(Laughing) – and the other reason is that we supposedly sleep with thousands of partners. I don’t believe that one either. I saw a statistic years ago that said we were supposed to be sleeping with 1,600 different men a year!
I wish I had that kind of time. Five guys a day.
(Laughing) I’d have to lie out on the Hollywood freeway and have every car that came my way stop! I think in the gay community even with leather, moving back into that, there’s even that extra added on. People sometimes don’t understand the leather community, and in dealing with sexuality and what’s right and wrong, people try to project onto us what they think leather is.
Can you describe your journey into leather?
Well, stupid me I went to the leather bar. I’d never been to one and didn’t know what it was. (Laughing) And I’m wearing my polyester pants, shirt; I arrived at the door and tried to get in. And the doorman said, ‘Where do you think you’re going?’ And I said, ‘Well, I’m going in the bar, I guess.’ ‘Not dressed like that,’ he tells me. ‘Pull off that coat and tie.’ I went back to my car, took off my coat and tie and went back. The doorman looked at me and said ‘Now where do you think you’re going?’ And I’m thinking, ‘What is wrong with this man?’ ‘Leather’s preferred here,’ he tells me.
So I said to the doorman, ‘Look, a friend of mine is in here, can I just go in and have him paged and then I’ll leave?’ So he let me in. I asked the bartender to page my friend and waited. And it was very dark; I started looking around and all at once I saw this guy at the end of the bar: chaps, boots, no shirt and a leather vest on. He was looking at me like he was undressing me. But here I am this little twenty-five year old guy! And all at once he said, ‘Here, pussy, pussy…’
He scared the living crap out of me and I thought ‘this is a Hell’s Angel’s bar, I’m fixing to get beat up,’ and I left. But: I could not get over the way he looked at me.
Then, after I founded MCC, I had four leathermen walk into my church. I thought again they were Hell’s Angels – we’d had some problems with bikers – and I told the ushers, ‘If they start anything call the police’. After service it turned out one of them was the president of a leather group. He invited me to meet other presidents of leather groups and asked if I’d ever been to a leather bar. I told him the story I just told you and he just laughed, laughed, laughed. And he took me out to one, but made me wear jeans, a black T-shirt and boots. The people that I met were genuinely interesting people, were professional for the most part. And I got cruised like mad and I just loved it. But I knew from that first visit before, when I saw that guy at the bar who turned me on with that first view – it was an exchange of energy. But it still frightened me and I was new to the gay community and I didn’t know how to act.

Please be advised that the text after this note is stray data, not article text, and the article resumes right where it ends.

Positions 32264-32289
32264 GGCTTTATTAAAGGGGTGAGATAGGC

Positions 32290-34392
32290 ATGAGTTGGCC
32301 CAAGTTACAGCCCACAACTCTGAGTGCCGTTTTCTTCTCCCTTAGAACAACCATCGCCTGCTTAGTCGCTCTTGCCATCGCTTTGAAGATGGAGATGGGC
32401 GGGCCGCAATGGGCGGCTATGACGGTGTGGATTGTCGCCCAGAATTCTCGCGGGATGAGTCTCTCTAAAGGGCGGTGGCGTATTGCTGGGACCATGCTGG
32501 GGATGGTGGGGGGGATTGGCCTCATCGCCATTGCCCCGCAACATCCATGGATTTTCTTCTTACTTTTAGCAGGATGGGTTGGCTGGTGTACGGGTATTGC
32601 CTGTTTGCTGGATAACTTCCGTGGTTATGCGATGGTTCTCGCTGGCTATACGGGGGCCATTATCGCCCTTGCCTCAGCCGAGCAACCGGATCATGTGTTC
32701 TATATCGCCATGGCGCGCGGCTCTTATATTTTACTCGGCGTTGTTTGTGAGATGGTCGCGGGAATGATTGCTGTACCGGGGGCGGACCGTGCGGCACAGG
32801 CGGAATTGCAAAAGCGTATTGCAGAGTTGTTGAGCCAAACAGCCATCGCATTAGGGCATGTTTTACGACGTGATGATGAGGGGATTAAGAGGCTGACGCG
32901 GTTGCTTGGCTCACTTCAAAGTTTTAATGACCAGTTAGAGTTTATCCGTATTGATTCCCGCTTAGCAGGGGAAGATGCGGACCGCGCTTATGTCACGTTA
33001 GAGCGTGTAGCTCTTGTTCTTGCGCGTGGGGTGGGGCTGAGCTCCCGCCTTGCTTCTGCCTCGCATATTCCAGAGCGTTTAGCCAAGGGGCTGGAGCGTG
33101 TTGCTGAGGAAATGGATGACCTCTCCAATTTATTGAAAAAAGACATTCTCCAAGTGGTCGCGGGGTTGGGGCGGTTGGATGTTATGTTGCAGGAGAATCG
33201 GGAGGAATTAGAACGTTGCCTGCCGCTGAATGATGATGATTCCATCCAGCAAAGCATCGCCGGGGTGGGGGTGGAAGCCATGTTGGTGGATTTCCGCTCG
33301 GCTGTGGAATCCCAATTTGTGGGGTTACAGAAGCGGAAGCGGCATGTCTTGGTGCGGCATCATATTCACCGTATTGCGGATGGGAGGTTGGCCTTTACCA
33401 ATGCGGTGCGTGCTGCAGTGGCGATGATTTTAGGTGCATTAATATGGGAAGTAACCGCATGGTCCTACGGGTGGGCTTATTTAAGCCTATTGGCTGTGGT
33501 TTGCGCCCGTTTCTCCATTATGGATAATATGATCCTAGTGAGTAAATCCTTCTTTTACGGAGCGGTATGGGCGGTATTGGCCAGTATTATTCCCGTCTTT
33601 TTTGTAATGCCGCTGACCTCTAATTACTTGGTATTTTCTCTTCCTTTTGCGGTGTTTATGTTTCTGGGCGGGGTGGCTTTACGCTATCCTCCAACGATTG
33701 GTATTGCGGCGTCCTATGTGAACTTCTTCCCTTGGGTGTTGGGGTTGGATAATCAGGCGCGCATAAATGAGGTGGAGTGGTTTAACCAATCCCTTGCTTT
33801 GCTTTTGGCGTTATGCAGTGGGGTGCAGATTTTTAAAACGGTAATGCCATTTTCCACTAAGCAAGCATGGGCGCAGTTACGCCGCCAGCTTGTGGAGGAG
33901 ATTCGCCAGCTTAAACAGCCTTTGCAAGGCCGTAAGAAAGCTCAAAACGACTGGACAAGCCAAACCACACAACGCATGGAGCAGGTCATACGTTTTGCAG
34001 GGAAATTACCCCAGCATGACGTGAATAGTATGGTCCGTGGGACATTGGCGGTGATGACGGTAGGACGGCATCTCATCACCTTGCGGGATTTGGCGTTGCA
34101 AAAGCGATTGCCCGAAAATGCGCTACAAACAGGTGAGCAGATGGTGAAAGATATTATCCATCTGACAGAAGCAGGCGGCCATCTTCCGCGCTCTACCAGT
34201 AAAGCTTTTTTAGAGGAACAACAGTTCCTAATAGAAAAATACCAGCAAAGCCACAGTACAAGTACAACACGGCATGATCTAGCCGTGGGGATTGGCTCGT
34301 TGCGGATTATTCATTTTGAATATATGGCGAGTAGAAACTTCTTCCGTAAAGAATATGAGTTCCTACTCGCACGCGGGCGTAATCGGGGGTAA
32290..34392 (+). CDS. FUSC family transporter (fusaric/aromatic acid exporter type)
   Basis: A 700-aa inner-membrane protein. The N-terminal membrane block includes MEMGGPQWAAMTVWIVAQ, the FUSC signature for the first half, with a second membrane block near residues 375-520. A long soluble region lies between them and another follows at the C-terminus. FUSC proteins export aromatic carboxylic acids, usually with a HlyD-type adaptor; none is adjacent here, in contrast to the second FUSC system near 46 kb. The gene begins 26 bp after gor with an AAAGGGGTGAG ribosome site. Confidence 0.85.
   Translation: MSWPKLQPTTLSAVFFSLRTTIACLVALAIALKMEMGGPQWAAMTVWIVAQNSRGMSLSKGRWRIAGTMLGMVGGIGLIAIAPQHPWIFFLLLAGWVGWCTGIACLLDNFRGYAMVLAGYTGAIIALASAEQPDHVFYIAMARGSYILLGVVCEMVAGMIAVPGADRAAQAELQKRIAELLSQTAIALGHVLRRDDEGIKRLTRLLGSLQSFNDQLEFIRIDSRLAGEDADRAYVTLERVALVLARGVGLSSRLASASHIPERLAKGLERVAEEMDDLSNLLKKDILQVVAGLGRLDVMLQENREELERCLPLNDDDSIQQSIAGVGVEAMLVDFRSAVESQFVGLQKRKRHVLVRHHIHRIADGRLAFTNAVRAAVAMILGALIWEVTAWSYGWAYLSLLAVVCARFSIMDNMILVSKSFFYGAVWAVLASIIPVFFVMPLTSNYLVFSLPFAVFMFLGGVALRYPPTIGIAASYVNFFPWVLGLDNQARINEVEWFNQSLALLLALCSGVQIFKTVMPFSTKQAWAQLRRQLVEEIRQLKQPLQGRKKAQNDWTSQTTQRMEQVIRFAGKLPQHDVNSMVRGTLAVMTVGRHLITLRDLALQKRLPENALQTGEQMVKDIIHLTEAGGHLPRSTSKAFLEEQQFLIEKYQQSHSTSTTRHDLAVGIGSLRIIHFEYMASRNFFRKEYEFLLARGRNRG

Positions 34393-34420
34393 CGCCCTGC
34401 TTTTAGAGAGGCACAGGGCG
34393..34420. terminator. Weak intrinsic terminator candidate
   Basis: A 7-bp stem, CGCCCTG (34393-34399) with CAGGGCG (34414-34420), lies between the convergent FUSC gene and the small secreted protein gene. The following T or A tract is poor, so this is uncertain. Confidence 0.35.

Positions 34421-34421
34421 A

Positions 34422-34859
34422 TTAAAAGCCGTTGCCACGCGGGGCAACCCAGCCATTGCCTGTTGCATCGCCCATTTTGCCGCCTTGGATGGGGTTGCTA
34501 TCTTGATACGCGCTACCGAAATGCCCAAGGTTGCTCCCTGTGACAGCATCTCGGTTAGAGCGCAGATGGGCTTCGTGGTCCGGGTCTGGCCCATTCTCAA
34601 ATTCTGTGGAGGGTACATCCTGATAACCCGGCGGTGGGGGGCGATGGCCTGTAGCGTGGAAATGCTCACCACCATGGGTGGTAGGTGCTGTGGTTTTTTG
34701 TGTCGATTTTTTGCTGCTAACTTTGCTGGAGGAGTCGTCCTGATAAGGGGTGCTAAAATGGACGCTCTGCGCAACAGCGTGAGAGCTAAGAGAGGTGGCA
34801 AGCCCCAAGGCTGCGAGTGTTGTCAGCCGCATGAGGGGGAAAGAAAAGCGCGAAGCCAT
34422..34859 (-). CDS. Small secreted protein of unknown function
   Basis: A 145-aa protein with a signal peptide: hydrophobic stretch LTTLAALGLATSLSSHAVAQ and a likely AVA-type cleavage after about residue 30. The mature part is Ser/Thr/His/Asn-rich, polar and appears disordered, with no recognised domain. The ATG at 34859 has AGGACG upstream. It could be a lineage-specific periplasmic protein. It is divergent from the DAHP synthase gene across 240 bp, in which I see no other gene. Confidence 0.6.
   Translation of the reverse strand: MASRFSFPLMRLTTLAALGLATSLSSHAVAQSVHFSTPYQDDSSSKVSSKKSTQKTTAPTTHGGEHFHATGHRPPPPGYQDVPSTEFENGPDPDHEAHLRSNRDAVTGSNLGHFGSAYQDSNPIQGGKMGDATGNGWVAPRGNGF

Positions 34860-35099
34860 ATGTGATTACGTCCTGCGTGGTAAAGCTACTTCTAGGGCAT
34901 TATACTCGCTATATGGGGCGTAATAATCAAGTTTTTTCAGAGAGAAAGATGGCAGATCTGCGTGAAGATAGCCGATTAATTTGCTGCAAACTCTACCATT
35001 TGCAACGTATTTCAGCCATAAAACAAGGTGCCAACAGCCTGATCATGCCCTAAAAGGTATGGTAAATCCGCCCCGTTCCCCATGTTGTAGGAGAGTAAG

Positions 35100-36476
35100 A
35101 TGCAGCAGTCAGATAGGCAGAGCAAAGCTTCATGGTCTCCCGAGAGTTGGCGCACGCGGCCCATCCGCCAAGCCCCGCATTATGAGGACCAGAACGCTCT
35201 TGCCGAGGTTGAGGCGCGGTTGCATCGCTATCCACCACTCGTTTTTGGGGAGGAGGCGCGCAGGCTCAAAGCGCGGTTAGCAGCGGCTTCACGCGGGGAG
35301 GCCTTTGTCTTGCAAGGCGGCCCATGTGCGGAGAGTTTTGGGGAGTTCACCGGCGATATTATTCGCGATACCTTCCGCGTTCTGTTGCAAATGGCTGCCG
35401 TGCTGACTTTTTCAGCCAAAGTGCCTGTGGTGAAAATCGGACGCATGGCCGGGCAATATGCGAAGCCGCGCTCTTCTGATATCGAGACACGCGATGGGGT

And you were so young as well.
And I was young. And so immediately I started going to leather bars from that day forward and it was amazing, and still continues to be, the most amazing experience for me.
Tell me about balancing being a proud leatherman and serving God.
I have a deep love of God. And I have a deep love of that part of me that is part of the leather community, too. And I don’t back off from that. I think balance comes because they are different facets of my life. When I’ve gone to see the U.S. President I wore a suit because that’s appropriate. But I’m not going to wear my three-piece suit or my clergy collar to a leather bar, I’m going to wear my leather there. And have a great time with my leather friends when I am there, too. I tell people I carry all of me before God. My work, leather or whatever, I carry all of that before God. I’m one to remind people that the spirituality you have is to be taken into the bedroom, too. You don’t leave it outside. And it’s really helped shaped me to be the person that I am. And the interests I have in leather have really shaped me.
Before we close, I have to tell you I can’t help but think of your story and be reminded of the Robert Duvall character in The Apostle.
You know something? That’s amazing. The L.A. Times did a story on me and the reporter went with me to see that. And when they showed Robert Duvall as a child, I said, ‘That is so close to home I can’t believe it’. That was just an incredible film for me because I also come from a Pentecostal background, and it’s about doing something you never thought you would do – it was an incredible story and a lot like me.
You’re a gay hero if there ever was one. Thanks for your time.